# Boundary conditions in a heat equation

• April 25th 2010, 11:07 AM
Boundary conditions in a heat equation
Hi... I've been set this question as homework, and I'm really struggling with it - I'd really appreciate any pointers that anyone could give me - I'm NOT asking for the answer, but instead would appreciate any methodological hints.

The equation is:

$\frac{\partial y}{\partial t} =\kappa \frac{\partial^2 y}{\partial x^2}, t > 0, x \in[0, \pi]$ with boundary conditions:

$y(0,t) = T_0$
$\frac{\partial y}{\partial x}(\pi,t) - \kappa y(\pi,t)=-\kappa T_0$

$T_0$ is just a constant, but using the substitution $v(x,t) = y(x,t) - T_0$, I've gotten:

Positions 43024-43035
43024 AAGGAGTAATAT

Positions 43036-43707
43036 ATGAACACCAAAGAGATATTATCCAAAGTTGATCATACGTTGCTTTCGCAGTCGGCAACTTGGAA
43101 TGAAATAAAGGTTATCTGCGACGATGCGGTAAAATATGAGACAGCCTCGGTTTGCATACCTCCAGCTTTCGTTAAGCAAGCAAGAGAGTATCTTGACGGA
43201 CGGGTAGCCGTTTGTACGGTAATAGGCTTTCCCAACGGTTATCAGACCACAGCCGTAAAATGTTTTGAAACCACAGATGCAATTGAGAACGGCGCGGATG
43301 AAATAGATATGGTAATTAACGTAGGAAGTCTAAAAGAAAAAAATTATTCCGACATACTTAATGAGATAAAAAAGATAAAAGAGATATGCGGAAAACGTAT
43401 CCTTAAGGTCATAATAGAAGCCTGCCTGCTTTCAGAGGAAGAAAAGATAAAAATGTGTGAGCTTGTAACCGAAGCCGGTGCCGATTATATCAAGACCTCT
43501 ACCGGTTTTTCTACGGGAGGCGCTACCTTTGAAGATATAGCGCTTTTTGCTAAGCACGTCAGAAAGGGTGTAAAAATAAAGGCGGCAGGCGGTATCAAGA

$\frac{\partial v}{\partial t} =\kappa \frac{\partial^2 v}{\partial x^2}, t > 0, x \in[0, \pi]$

with boundary conditions:
$v(0,t) = 0$ (first part of the Dirichlet conditions)

$\frac{\partial v}{\partial x}(\pi,t) = \kappa v(\pi,t)$

I'm also going to make the ansatz that $v(x,t) = X(x)T(t)$, implying:

$\lambda = \frac{\partial^2 X}{\partial x^2} = \frac{1}{\kappa} \frac{\partial T}{\partial t}$

I'm aware that there are obviously differing cases of $\kappa$ to deal with (positive, negative, and zero), but I'm stuck when dealing with the boundary conditions - I'm assuming I have to somehow show that the Dirichlet conditions hold for each case (or that it is trivial), but I can't see how to use $\frac{\partial v}{\partial x}(\pi,t) - \kappa v(\pi,t)=0$ to show that $v(\pi,t) = 0$ for each case of $\kappa$.

Does anybody have any ideas? I just can't see how to use this information to solve the equations - without proper boundary conditions, I can't solve anything at all, and I've been at this for a few hours now.